Fareed Zakaria GPS Book of the Week
Weaving together vivid storytelling and groundbreaking science, The Body Builders explores the current revolution in human augmentation, which is helping us to triumph over the limitations and constraints we have long accepted as an inevitable part of being human
For millennia, humans have tried—and often failed—to master nature and transcend our limits. But this has started to change. The new scientific frontier is the human body: the greatest engineers of our generation have turned their sights inward, and their work is beginning to revolutionize mankind.
In The Body Builders, Adam Piore takes us on a fascinating journey into the field of bioengineering—which can be used to reverse engineer, rebuild, and augment human beings—and paints a vivid portrait of the people at its center. Chronicling the ways new technology has retooled our physical expectations and mental processes, Piore visits people who have regrown parts of their fingers and legs in the wake of terrible traumas, tries on a muscle suit that allows him to lift ninety pounds with his fingertips, dips into the race to create “Viagra for the brain,” and shadows the doctors trying to give mute patients the ability to communicate telepathically.
As science continues to lay bare the mysteries of human performance, it is helping us to see—and exist—above our expectations. The Body Builders will take readers beyond the headlines and the hype to introduce them to the inner workings and the outer reaches of our bodies and minds, and explore how new developments are changing, and will forever change, what is possible for humankind.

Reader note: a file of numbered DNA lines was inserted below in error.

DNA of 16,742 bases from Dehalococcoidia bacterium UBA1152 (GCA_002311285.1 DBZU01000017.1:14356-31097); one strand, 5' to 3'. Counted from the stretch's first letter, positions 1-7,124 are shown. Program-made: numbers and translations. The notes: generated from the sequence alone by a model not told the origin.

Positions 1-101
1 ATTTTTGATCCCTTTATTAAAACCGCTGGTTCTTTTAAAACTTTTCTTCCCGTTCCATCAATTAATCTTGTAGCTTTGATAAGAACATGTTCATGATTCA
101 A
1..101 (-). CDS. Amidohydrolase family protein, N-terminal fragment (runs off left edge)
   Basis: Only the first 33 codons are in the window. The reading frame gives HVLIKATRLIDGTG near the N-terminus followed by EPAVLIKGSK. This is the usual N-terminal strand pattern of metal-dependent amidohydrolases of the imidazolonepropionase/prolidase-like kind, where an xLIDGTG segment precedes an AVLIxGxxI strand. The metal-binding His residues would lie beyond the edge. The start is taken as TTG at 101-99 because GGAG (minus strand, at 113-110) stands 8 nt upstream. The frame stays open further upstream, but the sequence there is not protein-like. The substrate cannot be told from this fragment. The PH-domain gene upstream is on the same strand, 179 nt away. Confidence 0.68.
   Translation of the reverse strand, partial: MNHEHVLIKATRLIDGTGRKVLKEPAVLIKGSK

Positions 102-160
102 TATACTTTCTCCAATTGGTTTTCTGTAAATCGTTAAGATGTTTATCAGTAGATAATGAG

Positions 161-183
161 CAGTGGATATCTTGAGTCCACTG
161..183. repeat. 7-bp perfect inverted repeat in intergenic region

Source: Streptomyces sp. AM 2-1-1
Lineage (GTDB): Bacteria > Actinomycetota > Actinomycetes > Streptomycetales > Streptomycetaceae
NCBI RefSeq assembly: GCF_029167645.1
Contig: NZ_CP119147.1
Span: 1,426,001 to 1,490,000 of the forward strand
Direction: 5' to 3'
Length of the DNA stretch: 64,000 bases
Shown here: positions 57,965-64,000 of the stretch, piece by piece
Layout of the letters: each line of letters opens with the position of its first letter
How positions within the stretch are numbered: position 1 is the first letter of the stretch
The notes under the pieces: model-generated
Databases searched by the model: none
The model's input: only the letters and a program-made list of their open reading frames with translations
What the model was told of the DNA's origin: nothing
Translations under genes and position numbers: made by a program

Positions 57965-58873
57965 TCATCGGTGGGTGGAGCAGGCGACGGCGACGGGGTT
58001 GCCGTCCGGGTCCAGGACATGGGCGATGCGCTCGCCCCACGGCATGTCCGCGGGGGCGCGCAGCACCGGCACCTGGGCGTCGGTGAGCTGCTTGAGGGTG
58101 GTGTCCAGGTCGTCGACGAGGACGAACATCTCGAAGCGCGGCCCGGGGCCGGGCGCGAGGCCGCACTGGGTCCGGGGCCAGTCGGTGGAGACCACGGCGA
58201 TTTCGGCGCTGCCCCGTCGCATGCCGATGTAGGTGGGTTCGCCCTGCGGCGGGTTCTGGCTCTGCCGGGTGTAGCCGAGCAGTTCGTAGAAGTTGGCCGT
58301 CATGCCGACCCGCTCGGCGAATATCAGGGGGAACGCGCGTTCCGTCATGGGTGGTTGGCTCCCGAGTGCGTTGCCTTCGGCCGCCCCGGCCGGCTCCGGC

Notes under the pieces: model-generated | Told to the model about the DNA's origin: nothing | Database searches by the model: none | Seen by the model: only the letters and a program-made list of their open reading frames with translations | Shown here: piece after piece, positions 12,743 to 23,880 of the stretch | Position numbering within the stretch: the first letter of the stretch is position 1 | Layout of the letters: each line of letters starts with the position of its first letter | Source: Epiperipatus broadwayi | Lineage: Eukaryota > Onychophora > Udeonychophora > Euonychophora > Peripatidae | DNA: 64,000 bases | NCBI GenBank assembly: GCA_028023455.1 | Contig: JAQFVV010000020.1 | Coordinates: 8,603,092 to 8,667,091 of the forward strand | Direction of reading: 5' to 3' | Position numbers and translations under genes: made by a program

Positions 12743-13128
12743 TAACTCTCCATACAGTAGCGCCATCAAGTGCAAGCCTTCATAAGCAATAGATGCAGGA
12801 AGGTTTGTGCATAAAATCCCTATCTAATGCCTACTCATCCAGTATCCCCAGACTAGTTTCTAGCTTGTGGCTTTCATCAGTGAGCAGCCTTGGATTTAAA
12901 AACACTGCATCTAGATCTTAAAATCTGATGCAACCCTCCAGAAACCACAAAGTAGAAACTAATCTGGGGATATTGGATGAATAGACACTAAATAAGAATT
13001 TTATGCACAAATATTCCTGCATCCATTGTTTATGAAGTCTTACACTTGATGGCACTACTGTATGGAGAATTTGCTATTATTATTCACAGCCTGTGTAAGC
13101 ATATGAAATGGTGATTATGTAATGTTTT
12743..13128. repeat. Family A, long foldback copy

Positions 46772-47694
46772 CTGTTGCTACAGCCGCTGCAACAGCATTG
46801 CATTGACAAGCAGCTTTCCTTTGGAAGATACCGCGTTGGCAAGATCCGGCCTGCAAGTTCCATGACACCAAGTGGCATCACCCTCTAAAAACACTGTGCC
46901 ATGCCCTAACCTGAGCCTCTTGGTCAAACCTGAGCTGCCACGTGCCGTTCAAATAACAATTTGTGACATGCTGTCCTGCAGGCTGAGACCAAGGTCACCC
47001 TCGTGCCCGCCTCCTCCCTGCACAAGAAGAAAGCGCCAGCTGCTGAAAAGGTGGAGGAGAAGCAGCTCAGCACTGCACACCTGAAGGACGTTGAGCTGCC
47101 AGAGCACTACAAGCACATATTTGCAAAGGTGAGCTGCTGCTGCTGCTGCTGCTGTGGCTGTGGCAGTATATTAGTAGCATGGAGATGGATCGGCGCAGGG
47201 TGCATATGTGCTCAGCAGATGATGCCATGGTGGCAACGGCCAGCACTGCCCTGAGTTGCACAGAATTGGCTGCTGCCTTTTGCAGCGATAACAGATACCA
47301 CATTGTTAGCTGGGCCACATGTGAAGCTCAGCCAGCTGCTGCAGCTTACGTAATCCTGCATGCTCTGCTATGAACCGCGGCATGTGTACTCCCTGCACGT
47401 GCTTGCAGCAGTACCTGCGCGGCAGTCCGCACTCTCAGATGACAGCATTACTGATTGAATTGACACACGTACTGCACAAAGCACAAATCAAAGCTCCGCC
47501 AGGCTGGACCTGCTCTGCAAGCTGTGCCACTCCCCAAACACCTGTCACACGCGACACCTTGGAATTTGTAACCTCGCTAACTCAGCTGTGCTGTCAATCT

In this accessible work on bioengineering, former Newsweek editor Piore documents where humans stand in our attempt to borrow and build on nature's "sublime" healing solutions, which have been "refined by evolution over billions of years." Piore's aim is not to offer a clinical tome on scientific progress, but to reveal the "human spirit" that undergirds the search for ways to heal an array of debilitating physical and mental injuries and impairments. He checks in with researchers exploring a number of new technologies, including electrical deep brain stimulation, bionics derived from reverse-engineering the human body, and altering genetic details through "gene doping." Piore also speaks to scientists tinkering with the human brain, "the world's most sophisticated pattern recognition machine," which plays a role in "amazing feats of associative learning" such as intuition and the ability of blind people to "see" when exposed to "soundscapes." Piore makes a few overstatements, as when he writes that the human body "has been honed over millennia for maximum efficiency," but his central conceit that scientists may soon be successfully "hacking" the human body is on point. Piore writes gracefully, and with deep insight, about complex scientific endeavors that could ease human suffering but are fraught with myriad ethical perils.